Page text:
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MINI-CASE STUDY: VIVID SKY EMPLOYEE WAVE
It was 2006 and Vivid Sky's sole product, SkyBOX, had survived its pilot test. Designed as an in-stadiuminformation service for fans, SkyBOX offered video feeds, statistics, infographics (like graphics of the last 10 pitches, last 10 hits, etc.), maps, live chats and voting, and in- seat ordering. All of this was delivered by wireless PDAs (think of a Palm Pilot) "hardened" to withstand dropping and spilled liquids. SkyBOX got to this stage because of three different waves of employees. Founder Tim Hayden was techsavvy, but lacked the skills to write the code that would meld all of these different streams of data into one application. The first wave of programmers worked with Tim at his full-time employer. They sharedTim's love of sports and passion for using technology to revitalize the stadium experience. Together theycreated the overall design of the program and an interactive demo to show potential investors. These employees worked nights and weekends with no expectations. Since they couldn't put more time (andmoney) into the project, they decided to move on to other projects once Tim had a working model. Tim used the local network he built as SkyBOX developed to recruit the next group of programmers.
Thisgroup was even more skilled, and they were able to dedicate the time to build a "basic" application. For this, Tim was able to pay them a small amount as he continued to bootstrap the company.Unfortunately, they found that they lacked the time to take the SkyBOX to the level of refinement customers and investors were asking for. Lacking equity in the business, they left on their own when Tim asked them to.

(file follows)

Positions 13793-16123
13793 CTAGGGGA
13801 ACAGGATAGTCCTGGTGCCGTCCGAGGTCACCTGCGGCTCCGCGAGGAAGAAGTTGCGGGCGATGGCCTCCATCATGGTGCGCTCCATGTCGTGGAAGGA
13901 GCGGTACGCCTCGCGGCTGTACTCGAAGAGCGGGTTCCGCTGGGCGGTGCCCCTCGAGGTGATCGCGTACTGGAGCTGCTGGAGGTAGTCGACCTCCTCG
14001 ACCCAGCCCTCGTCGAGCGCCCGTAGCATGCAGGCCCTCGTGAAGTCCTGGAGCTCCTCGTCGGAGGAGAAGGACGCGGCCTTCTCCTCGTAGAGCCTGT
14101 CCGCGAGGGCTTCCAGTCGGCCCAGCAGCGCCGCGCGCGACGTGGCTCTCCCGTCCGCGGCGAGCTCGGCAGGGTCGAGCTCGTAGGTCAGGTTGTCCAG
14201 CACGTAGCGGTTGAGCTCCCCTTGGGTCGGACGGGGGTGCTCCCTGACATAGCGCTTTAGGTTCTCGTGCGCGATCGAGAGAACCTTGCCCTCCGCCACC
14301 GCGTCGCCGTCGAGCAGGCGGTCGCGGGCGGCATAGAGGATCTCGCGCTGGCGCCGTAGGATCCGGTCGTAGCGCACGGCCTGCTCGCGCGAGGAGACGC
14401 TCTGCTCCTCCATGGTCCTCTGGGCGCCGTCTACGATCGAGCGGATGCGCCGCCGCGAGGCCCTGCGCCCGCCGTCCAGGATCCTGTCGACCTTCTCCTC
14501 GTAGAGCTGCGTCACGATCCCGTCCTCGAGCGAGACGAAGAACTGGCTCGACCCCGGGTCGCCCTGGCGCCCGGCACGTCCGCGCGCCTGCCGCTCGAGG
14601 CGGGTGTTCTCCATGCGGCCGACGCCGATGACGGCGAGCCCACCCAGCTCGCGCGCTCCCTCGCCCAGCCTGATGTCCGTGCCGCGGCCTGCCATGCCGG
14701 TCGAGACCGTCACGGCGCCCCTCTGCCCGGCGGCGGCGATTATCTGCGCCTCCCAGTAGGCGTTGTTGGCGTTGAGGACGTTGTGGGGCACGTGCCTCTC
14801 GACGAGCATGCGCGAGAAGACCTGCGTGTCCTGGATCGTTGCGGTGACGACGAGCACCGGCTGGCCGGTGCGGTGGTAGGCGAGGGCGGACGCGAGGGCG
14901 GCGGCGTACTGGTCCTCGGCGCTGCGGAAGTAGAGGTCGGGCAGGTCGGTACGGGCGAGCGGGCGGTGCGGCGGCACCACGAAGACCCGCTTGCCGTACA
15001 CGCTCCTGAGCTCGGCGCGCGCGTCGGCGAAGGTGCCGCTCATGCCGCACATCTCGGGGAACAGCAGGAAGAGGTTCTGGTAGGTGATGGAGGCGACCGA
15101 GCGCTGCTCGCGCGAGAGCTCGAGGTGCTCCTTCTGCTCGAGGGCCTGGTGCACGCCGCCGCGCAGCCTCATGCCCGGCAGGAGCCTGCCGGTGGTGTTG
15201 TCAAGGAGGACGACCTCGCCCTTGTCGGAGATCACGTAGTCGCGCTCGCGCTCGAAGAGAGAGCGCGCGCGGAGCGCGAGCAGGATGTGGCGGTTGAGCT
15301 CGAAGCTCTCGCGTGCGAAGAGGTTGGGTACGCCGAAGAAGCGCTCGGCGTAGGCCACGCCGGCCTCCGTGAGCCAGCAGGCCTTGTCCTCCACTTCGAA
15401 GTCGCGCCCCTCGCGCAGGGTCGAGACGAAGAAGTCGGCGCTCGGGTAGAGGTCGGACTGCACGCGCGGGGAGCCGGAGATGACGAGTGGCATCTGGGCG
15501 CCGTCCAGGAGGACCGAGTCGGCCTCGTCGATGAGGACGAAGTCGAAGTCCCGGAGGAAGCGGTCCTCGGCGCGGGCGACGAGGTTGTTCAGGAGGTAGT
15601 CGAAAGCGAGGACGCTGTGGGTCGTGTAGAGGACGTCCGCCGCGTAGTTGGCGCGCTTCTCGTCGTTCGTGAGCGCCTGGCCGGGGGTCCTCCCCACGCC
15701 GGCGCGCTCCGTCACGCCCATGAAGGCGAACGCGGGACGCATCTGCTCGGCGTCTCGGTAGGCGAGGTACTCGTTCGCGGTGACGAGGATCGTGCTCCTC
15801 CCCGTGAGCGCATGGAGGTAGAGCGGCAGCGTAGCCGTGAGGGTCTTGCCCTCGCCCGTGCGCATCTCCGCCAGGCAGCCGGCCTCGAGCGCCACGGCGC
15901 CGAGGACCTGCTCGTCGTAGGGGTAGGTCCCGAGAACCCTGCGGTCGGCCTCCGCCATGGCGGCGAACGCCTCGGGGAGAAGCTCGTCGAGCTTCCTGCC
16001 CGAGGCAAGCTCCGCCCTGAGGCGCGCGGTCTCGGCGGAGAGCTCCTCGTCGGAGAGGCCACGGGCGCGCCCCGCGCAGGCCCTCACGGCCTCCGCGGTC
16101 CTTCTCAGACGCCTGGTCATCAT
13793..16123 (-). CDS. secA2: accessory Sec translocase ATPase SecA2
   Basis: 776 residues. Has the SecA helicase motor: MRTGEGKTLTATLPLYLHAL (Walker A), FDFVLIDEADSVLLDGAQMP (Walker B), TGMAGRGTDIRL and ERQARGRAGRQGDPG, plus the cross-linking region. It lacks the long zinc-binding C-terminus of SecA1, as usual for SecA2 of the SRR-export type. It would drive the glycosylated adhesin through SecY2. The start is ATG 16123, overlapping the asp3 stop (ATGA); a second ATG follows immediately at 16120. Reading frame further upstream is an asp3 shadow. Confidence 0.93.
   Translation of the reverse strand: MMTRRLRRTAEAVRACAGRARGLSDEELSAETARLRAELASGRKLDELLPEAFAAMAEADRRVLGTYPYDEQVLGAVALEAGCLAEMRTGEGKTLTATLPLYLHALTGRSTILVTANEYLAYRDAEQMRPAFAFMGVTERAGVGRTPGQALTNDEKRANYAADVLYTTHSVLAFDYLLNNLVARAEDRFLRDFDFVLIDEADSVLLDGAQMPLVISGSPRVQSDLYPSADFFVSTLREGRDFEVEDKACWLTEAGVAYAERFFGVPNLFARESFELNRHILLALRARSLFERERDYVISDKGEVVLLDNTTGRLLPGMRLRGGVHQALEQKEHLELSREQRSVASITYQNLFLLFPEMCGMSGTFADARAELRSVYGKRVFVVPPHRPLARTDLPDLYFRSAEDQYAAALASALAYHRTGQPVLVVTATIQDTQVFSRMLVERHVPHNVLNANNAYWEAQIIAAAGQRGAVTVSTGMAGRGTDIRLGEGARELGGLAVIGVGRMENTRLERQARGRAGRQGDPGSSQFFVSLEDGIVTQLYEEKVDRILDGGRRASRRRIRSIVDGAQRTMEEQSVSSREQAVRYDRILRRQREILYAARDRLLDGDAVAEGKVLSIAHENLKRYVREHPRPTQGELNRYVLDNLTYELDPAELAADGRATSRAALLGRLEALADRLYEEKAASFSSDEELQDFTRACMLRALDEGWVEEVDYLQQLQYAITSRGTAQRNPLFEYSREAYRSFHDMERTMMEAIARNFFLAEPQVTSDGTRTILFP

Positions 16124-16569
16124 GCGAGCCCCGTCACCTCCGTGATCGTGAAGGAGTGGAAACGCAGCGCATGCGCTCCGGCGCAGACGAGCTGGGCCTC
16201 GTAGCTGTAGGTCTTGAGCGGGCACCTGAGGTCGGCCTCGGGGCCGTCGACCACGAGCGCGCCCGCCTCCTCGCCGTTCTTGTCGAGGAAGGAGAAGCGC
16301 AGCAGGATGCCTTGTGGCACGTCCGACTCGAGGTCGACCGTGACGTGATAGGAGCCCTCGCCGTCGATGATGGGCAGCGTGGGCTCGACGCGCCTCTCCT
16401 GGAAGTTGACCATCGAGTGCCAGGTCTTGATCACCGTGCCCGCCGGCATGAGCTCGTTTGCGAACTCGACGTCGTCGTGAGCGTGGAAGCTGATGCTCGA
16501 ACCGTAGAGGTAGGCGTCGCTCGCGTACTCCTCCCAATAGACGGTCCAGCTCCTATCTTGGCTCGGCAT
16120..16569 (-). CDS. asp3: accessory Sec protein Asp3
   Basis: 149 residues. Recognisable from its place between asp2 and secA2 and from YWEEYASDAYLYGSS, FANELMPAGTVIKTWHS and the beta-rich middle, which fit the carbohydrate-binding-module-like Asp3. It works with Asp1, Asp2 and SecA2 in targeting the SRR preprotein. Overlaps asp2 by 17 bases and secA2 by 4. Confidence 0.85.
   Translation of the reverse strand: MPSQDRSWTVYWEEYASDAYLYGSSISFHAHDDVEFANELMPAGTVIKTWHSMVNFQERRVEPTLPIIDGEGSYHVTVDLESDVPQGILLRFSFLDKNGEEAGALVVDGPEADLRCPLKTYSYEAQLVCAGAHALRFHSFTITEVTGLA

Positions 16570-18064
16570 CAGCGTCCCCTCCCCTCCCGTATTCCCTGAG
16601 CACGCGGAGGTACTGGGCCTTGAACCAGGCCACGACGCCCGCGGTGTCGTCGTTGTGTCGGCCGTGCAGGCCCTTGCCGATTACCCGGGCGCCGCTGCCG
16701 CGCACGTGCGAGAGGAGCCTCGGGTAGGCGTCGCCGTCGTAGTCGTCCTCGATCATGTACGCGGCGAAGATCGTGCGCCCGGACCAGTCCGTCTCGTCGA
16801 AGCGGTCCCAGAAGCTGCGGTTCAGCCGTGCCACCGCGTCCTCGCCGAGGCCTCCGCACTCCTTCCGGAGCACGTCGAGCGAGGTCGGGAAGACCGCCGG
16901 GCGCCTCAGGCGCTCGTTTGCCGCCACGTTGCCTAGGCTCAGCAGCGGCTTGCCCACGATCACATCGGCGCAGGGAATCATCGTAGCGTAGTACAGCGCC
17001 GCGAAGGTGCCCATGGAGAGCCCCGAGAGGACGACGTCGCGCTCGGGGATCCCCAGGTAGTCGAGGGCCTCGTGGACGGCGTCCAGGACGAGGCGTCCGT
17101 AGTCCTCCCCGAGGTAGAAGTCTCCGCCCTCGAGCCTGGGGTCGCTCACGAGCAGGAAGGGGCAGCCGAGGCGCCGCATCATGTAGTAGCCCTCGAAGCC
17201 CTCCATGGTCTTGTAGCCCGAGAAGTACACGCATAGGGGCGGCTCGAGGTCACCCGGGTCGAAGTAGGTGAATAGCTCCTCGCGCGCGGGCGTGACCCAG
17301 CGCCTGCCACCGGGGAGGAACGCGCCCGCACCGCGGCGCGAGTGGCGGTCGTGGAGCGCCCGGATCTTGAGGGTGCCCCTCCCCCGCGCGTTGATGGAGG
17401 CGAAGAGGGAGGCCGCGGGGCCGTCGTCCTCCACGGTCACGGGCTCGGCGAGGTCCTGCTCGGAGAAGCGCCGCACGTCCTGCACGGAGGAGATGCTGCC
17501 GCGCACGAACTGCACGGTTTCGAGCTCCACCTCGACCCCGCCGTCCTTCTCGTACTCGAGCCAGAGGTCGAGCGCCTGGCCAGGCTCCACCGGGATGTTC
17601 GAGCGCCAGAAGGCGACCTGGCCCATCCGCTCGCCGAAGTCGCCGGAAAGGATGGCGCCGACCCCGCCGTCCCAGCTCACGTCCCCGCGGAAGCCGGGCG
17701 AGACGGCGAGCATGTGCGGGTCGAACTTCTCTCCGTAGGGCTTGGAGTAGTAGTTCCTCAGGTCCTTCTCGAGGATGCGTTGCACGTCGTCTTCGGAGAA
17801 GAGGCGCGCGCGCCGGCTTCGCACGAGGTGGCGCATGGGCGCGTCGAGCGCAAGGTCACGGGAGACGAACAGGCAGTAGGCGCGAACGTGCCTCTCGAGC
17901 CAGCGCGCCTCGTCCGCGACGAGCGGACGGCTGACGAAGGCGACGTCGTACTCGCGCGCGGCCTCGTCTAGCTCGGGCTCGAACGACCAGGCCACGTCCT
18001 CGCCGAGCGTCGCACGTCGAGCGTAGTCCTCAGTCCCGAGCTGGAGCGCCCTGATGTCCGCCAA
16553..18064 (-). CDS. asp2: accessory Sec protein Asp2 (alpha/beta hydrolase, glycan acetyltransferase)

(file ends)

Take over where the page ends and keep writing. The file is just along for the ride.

The third wave of programmers had more time and wanted to take the "basic" SkyBOX to the next level.This group, recruited from across the country based on Tim's SkyBOX promotional trips, created a highly interactive application that was used for Vivid Sky's first stadium deployment. Because of their dedication, Tim decided to give the developers a bonus in the form of equity. But the third wave of programmers faced two major challenges.
Vivid Sky was receiving requests from numerous sports properties for national and international events, and the current development teamcouldn't keep up with the new opportunities. Also the current programmers were untested developersfor the iPhone and iPod touch platform, which was the future of the company.Tim faced the prospect of asking the third wave of programmers to leave Vivid Sky and give up their salaries and equity. He wasn't sure all of them would do this voluntarily, and he wasn't sure he couldafford to share more of his own equity with a fourth wave of programmers. On the other hand, he knew his current programmers couldn't handle the conversion to the new platform. If he fires the programmers who don't go voluntarily, will it hamper efforts to recruit the fourth wave of programmers?
CASE DISCUSSION QUESTIONS
1. What were the differences in the sources of employees for Vivid Sky as it developed?
2. What are the benefits and problems of using equity to compensate employees? What about using pay?
3. How could Tim have managed the third wave of employees if he had hired them right off the bat?
4. Should Tim replace the third wave of programmers? If yes, how do you recommend he go about this doing this? Can you find a way for him to protect his share of the equity he has in the business?